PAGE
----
I absolutely agree! We’re doing our future colleagues and our profession a disservice when we don’t share this information with them. I think we have a hard enough time validating our profession. We can’t afford to be neglectful about the development of our upcoming professionals and allow them to present themselves in a way that serves to invalidate the work we do.

    • Totally agree Debbie. I think our profession increases its credibility when we give solid feedback that enhances the skills and development of the folks who work in our industry. Thanks so much for reading and commenting!

  11. Paul York says:

    Thank you so much for this great read, AMK! Having just been through a successful job search, I’ve been reflecting on what I did poorly and what I did well. Fortunately, a great institution and I found each other because I have issues with everything you mentioned here. Honestly, I think my biggest misstep is #1, lack of professional confidence. I would have to say that my issues with that didn’t happen until I was leaving a previous institution. Thankfully, my current leader has really helped me work on that.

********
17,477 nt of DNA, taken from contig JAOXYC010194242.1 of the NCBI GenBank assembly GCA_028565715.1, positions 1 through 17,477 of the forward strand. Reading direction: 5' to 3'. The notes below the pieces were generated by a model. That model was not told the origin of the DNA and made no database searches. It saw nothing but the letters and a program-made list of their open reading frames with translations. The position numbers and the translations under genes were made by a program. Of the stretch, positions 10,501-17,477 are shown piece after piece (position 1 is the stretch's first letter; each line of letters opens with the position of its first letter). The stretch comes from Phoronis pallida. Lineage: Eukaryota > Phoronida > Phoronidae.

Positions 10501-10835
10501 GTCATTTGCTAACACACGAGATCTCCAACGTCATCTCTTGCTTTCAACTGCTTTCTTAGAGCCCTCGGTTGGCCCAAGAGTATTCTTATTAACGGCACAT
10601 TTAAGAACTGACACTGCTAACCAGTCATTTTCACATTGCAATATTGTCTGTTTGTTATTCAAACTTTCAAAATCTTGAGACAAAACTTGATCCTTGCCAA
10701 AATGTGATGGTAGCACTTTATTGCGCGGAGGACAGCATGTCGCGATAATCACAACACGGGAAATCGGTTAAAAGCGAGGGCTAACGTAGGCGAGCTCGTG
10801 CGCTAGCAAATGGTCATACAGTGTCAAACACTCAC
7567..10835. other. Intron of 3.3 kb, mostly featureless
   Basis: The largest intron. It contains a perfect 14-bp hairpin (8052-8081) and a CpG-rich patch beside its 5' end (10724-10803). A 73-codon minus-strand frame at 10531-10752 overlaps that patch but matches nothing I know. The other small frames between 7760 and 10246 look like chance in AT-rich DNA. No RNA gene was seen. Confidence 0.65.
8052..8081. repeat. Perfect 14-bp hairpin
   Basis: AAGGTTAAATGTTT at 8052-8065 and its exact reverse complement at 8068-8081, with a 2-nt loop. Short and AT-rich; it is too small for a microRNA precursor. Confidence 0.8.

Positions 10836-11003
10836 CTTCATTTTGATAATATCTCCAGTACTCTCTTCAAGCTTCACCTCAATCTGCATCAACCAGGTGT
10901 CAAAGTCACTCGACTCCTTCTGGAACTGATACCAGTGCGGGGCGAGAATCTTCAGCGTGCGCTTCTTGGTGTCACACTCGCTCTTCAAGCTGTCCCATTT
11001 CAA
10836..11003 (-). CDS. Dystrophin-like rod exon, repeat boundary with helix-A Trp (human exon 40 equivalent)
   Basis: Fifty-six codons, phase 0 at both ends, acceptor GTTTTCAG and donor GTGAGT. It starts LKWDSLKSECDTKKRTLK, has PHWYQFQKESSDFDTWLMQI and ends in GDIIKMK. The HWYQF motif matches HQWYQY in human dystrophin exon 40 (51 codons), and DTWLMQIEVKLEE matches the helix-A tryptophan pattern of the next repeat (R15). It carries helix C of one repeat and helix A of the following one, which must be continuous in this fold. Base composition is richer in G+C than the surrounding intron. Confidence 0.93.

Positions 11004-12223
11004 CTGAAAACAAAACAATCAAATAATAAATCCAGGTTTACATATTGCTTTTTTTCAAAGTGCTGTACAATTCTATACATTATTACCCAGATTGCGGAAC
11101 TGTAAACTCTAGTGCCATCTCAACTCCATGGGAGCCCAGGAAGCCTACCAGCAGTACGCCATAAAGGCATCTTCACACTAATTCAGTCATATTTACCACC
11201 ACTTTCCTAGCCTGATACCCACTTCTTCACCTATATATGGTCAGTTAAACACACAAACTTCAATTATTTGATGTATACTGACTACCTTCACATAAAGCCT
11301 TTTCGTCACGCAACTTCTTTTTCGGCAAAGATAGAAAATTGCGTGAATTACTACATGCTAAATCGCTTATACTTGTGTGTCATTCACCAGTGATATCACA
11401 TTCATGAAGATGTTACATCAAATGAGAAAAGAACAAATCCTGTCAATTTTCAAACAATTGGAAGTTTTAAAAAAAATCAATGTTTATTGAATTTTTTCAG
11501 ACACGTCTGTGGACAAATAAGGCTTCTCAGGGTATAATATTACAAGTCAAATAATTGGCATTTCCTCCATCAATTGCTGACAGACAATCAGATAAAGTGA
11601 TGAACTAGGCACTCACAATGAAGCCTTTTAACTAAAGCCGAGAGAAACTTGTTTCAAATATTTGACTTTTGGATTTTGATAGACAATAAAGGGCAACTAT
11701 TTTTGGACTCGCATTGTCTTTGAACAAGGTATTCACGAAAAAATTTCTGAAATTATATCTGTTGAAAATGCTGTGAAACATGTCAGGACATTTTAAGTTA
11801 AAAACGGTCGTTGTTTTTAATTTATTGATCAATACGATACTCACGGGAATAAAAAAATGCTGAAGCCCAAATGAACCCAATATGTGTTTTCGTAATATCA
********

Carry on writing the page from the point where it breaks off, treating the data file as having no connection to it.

Thank you again for a great read!

    • Congrats on the new job! I’m so glad that you have a supervisor who has commitment to instilling professional confidence. That is SO critically important. I know you will pay it forward 🙂

  12. In my time writing fiction, I’ve learned this one thing to be true: Criticism is the highest form of flattery and love. It’s silence or nonchalant acceptance that we must fear, because then we know our efforts are falling in the hands, hearts, and minds of the indifferent and apathetic. Criticism is an investment in your potential. I think too many professionals in all fields don’t learn this lesson soon enough. It’s probably the most important lesson my degree in English Lit ever taught me.

  13. Kristin Price says: